Nomura: More ‘Bad Behavior’ from N. Korea Possible before G20 Summit

According to Yonhap:

North Korea could take more provocative acts before the November summit of the Group of 20 nations in South Korea if history is any indication, a Japanese investment bank said on June 4.

Nomura International warned that North Korea may display more “bad behavior” similar to the March sinking of South Korea’s 1,200-ton corvette Cheonan, of which North Korea stands accused.

“Experts are wondering whether North Korea’s bad behavior… may be no coincidence,” said Alastair Newton and Kwon Young-sun, two Nomura economists, explaining that North Korea has done similar acts when South Korea hosted global events.

North Korean agents bombed a Korean Air jet in mid-air 10 months before the 1988 Seoul Olympics, killing all 115 passengers and crew members on board, while naval ships of the two Koreas clashed in the Yellow Sea in 2002, the year South Korea co-hosted the World Cup event with Japan.

“Especially given the domestic stresses and strains from which North Korea appears to be suffering at present, we should be braced for the possibility of more of the same — and, possibly, worse — for some time to come,” the economists said in a 40-page report titled “North Korea: Through a Glass Darkly.”

The economists expected that tensions on the Korean Peninsula will ease somewhat shortly, but were skeptical whether there will be practical progress in the global efforts to denuclearize the secretive regime.

“If the six-party talks resume — and we believe they may as China in particular looks to keep Pyongyang in check without risking regime collapse — we are doubtful that North Korea will be prepared to make or deliver on meaningful concessions in response to the demands of the international community,” the report said.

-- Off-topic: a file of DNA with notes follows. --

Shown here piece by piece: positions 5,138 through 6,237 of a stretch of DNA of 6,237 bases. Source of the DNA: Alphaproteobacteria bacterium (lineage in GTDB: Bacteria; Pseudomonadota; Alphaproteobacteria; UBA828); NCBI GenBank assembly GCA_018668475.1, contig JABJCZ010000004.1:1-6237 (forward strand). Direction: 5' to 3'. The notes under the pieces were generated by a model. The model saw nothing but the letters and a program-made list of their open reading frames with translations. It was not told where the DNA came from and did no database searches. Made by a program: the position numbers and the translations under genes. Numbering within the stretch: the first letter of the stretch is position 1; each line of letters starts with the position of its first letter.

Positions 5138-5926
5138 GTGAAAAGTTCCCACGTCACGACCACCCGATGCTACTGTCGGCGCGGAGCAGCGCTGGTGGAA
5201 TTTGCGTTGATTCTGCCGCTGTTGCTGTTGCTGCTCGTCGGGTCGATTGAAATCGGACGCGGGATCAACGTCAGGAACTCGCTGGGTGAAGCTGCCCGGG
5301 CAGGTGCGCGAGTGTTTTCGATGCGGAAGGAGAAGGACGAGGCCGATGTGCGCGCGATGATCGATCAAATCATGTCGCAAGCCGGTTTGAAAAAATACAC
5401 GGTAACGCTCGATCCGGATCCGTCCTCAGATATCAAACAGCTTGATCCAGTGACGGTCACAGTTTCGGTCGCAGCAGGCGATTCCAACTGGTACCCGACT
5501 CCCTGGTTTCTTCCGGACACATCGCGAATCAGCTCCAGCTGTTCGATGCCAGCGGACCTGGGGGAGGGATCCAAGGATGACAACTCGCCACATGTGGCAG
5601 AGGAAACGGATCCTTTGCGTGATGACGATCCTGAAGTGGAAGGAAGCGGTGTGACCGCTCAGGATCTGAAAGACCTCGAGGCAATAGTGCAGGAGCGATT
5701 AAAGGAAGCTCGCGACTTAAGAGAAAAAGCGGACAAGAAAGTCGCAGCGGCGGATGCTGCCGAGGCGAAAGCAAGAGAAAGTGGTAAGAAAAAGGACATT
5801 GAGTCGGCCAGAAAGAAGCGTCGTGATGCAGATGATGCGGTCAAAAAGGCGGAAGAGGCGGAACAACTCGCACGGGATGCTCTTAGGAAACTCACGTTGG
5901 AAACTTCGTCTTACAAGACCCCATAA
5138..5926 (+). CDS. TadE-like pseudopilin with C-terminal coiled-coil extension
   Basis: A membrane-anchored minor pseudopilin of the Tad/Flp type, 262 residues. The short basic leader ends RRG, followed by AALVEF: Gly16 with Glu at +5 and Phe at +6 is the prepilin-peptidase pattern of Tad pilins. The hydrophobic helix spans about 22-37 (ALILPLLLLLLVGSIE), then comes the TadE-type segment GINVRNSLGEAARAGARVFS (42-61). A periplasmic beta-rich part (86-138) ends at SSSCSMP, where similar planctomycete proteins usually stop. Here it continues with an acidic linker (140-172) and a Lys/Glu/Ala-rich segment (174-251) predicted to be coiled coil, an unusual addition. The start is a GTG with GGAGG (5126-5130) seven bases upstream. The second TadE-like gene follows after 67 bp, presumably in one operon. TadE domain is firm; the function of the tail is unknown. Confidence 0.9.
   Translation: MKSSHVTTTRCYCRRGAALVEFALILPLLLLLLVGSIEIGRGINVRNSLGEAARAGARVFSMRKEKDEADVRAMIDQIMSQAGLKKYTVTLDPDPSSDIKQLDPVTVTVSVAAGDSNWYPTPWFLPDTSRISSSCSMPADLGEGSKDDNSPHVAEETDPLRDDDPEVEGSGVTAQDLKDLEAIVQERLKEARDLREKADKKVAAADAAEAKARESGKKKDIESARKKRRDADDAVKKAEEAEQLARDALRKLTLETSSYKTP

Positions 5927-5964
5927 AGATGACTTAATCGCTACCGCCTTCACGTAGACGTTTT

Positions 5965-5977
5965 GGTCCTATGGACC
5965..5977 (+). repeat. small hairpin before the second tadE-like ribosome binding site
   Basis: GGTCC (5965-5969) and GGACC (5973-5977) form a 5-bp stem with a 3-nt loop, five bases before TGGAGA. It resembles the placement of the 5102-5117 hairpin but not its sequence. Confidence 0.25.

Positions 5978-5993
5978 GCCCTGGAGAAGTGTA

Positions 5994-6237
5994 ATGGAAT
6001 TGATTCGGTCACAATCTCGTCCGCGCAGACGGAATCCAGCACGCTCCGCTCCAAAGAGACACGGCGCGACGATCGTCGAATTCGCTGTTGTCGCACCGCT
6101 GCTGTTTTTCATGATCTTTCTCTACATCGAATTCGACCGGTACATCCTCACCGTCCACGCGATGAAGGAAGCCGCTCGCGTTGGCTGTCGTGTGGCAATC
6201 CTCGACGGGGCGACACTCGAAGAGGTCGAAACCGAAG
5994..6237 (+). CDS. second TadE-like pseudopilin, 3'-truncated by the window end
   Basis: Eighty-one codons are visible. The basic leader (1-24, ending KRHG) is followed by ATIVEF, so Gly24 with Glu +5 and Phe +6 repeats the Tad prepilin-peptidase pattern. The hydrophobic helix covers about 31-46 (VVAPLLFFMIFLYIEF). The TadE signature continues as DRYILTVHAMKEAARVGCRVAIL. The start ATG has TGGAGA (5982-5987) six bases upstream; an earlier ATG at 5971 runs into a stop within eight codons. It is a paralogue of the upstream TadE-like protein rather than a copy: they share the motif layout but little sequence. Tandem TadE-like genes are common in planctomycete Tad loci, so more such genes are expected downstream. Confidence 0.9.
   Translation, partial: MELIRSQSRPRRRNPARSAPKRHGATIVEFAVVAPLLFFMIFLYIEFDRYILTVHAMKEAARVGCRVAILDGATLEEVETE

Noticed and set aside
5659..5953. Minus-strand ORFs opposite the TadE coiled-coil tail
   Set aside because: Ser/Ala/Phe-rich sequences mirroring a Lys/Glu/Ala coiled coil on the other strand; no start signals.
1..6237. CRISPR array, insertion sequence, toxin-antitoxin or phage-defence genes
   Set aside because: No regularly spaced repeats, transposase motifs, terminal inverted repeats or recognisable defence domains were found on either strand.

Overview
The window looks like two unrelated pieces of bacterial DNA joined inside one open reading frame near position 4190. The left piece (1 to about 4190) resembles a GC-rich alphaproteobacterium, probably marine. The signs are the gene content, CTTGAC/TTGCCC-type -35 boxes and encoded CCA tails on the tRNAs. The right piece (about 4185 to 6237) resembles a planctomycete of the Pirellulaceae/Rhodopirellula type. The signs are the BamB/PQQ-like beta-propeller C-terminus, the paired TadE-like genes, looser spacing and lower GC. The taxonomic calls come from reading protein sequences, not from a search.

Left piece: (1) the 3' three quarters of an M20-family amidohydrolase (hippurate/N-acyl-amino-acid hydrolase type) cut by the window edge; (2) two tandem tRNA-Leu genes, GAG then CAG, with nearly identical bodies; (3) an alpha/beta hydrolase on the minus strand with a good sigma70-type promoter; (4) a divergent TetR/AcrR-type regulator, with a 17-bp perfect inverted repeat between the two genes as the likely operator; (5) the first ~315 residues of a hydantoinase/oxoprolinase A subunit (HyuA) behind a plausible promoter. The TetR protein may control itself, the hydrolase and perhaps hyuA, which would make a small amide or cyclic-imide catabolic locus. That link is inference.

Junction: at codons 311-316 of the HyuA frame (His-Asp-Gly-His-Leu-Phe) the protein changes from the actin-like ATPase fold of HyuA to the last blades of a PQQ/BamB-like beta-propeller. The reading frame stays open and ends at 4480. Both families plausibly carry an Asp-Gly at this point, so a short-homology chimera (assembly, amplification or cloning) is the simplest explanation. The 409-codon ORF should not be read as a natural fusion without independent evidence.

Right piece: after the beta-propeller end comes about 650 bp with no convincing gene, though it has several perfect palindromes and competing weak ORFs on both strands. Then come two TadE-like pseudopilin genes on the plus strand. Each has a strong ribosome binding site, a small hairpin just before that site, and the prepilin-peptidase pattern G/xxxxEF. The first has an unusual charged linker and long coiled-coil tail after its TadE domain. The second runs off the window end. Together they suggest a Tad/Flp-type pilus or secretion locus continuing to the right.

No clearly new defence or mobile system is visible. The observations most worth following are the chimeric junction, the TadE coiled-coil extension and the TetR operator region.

Nomura said it sees a low probability of North Korea’s imminent collapse, especially in the run-up to Kim Jong-il’s succession and the 100th anniversary of the birth of Kim Il-sung, the leader’s father and the founder of the regime, in 2012.

At the same time, the bank doubted the political status quo in Pyongyang is sustainable for more than a short period.

While placing a relatively low probability on the reunification of the two Koreas in the foreseeable future, the Nomura report said the cost of the reunification will be heavy and burdensome.

In order to reduce the possible costs, the Nomura economists suggested of adopting “less ambitious and more realistic” methods — such as the “one country, two systems” model used by China and Hong Kong.

You can download the Nomura report here (PDF).

Additional reports and statistics on the DPRK economy can be found here.

Congressional Research Service (CRS) reports can be found here.

Other unrelated studies can be found on this post as well.


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